High quality, Organized. Interior/Exterior Residential/Commercial Jeff, 250-472-6660 Cell 250-889-7715 Member BBB

Peacock Painting


CITY HAUL- a lot of junk won’t fit in your trunk, you’re in luck I own a truck. 250-891-2489. CLEAN-UP SPECIAL. You load bins, size 12 yard $100 plus dump fee or we do it all. Call 250-361-6164. FAMILY MAN Hauling. Prompt, Courteous. Call Chris for all your hauling needs. 250-920-8463.

ABSOLUTELY THE BEST! New, reno’s, historical, decks, driveways, etc. WCB/Member of BBB. John, 250-658-2656. IFIX HANDYMAN Services. Household repairs and renovations. Free estimates. Call Denis at 250-634-8086 or email: MALTA DRAIN Tiles. Replace and Repair. BBB member, best rates. (250)388-0278. MALTA HOUSE Renos & Repairs. BBB member. Best rates. (250)388-0278.

INSULATION MALTA BLOWN insulation & batting. Removal. Best rates. BBB member. (250)388-0278.

PRICED BY the job. No surprises. Guaranteed. 25 yrs, 2nd generation Master Plumber. 778-922-0334 Visa/MC.

PLASTERING PATCHES,Drywall, skimming, old world texturing, coves, fireplaces. Bob, 250-642-5178.

PRESSURE WASHING DRIVEWAYS, WALKWAYS, Decks, etc. Reasonable rates. 250-744-8588, Norm.

ROOFING & SKYLIGHTS FOUR 12 ROOFING Licensed insured. BBB member. Re-roof new construction. 250-2167923.

RUBBISH REMOVAL MALTA GARDEN & Rubbish Removal. Best Rates. BBB member. (250)388-0278.

STUCCO/SIDING PATCHES, ADDITIONS, restucco, renos, chimney, waterproofing. Bob, 250-642-5178.

TILING A1. SHAWN The Tile GuyRes/ Comm/ Custom/ Renos. 250-686-6046

250-652-2255 250-882-2254 WRITTEN GUARANTEE Budget Compliance


PLUMBING EXPERIENCED JOURNEYMAN Plumber. Renos, New Construction & Service. Fair rates. Insured. Reliable, friendly. Great references. Call Mike at KNA (250)880-0104.


FELIX PLUMBING. Over 35 years experience. Reasonable rates. Call 250-514-2376.

WESTSHORE STONEWORKS Custom Stonework. Patios & Walkways. (250)857-7442.

FREE ESTIMATES. Reasonable. Reliable. No job too small. Call 250-388-5544.

TREE SERVICES LOCAL TREE CO. 30 yrs exp. Bucket truck, chipper. We buy logs. Insured. (250)883-2911.

UPHOLSTERY UPHOLSTERER work. Your fabric 250-480-7937.

Call Today 250.360.0817

NEEDS mine.

WINDOW CLEANING DAVE’S WINDOW Cleaning. Windows, Gutters, Sweeping Roofs, Pressure Washing, Roof Demossing. Call 250361-6190. GLEAMING WINDOWS Gutters+De-moss, Pwr Wash. 18 yrs. Brian, 514-7079. WCB.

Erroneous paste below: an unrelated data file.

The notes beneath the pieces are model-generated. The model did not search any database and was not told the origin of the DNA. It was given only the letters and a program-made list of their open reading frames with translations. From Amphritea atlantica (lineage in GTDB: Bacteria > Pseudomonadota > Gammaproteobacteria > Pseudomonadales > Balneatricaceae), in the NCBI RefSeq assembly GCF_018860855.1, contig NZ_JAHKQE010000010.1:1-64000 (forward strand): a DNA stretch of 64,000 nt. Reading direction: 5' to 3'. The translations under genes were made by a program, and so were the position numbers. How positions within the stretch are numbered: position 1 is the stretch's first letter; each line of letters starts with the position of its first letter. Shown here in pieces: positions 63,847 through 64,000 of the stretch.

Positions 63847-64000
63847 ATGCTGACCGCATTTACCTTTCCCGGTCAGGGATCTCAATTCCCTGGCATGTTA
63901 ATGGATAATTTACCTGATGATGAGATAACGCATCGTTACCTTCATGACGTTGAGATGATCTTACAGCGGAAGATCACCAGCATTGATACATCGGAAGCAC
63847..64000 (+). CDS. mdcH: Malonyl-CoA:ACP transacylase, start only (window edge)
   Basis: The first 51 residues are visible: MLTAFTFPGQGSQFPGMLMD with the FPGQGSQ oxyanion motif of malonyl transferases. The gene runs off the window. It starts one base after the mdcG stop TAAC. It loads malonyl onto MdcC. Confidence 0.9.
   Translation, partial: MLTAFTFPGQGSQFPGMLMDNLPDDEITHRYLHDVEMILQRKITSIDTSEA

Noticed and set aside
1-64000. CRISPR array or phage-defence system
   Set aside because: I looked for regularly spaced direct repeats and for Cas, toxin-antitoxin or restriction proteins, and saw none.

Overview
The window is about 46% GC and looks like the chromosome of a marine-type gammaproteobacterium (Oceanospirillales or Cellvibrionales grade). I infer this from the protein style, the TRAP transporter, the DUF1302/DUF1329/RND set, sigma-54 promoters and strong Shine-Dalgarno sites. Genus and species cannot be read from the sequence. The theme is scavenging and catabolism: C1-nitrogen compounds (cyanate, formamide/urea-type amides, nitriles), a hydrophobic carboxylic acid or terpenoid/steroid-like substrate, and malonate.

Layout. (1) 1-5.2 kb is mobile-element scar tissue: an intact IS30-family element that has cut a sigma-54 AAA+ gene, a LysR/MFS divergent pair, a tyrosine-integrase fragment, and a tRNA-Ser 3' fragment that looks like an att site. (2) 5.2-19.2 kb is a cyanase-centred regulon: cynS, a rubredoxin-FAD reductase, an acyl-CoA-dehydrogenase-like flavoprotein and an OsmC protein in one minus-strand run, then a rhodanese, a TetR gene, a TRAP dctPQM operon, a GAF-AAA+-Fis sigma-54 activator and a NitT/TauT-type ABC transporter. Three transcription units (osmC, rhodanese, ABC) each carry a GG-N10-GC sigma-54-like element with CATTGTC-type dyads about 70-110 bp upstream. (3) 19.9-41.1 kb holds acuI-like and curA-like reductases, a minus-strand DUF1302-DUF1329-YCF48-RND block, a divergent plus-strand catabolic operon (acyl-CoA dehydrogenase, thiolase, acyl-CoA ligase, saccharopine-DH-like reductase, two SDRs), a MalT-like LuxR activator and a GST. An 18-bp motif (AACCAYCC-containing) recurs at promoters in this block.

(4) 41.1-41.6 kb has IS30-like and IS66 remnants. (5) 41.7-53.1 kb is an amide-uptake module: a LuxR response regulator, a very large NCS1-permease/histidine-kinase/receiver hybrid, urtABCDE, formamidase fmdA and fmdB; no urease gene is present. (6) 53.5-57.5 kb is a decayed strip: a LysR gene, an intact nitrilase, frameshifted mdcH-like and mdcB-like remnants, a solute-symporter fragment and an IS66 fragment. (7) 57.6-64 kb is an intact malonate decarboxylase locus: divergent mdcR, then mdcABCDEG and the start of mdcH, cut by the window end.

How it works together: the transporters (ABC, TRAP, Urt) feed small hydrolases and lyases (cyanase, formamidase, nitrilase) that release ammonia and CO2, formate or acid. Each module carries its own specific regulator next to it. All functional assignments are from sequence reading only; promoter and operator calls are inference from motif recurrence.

It Beats Mowing your neighbour’s Lawn. CARRIER ROUTES NOW AVAILABLE


Page 36 week beginning October 13, 2011 Real Estate Victoria A24 •


This Weekend’s

Select your home. Select your mortgage.

OPENHOUSES Published Every Thursday

Check the page number below in Real Estate Victoria or visit

Oak Bay 250-370-7601 Victoria 250-483-1360 Westshore 250-391-2933 Sidney 250-655-0632

Find more details on the Open Houses below in the October 13 - 19 edition of

305-75 Songhees, $625,000

2-1968 Fairfield, $679,000

Saturday 1-4 Sutton Group West Coast Bill MacDonald 250 479-3333

1671 Elford, $499,900

Sunday 1-3 DFH Real Estate Deidra Junghans 250 474-6003

pg. 29

pg. 5

Saturday 1-3 DFH Real Estate Ltd. Cheryl Woolley 250-477-7291

pg. 17

654 Langford, $449,000

pg. 34

pg. 8

Sunday 12-1:30 burr properties ltd Mike Pearce 250-382-6636

pg. 15

pg. 21

pg. 10

pg. 13

D-1216 Styles, $449,000

Saturday 1-3 Newport Realty Bruce Gibson 250 385-2033

Sunday 2-4 Newport Realty Laurie Abram 250 385-2033

pg. 17

Sunday 2-4 Royal Lepage Coast Capital Sharen Warde 250 592-4422

pg. 18

pg. 13 Saturday 2-4 Royal Lepage Coast Capital Cheryl Bejcar 250 592-4422

pg. 18

pg. 10

Saturday 11-1 DFH Real Estate Ltd. Rick Couvelier, 250-477-7291

3108 Mars St., $599,900

Sunday 2-4 Royal LePage Coast Capital Realty Rick Hoogendoorn 250-592-4422

Saturday 2-4 Macdonald Realty Ltd Eleanor V Smith 250 388-5882 pg. 13

pg. 10

pg. 14

pg. 38

pg. 13

2434 Cadboro Bay Rd., $669,000

1344 Beach, $285,000 Saturday 2-4 Royal Lepage Coast Capital Sharen Warde 250 592-4422

Daily 1-3 (check in at 1564 Fort St) Fair Realty Kevin Ramsay 250 217-5091 pg. 39

9650 First, $525,000

pg. 38

301-1665 Oak Bay Ave., $279,000

pg. 15

1033 Wychbury, $449,900

303-101 Nursery Hill Dr.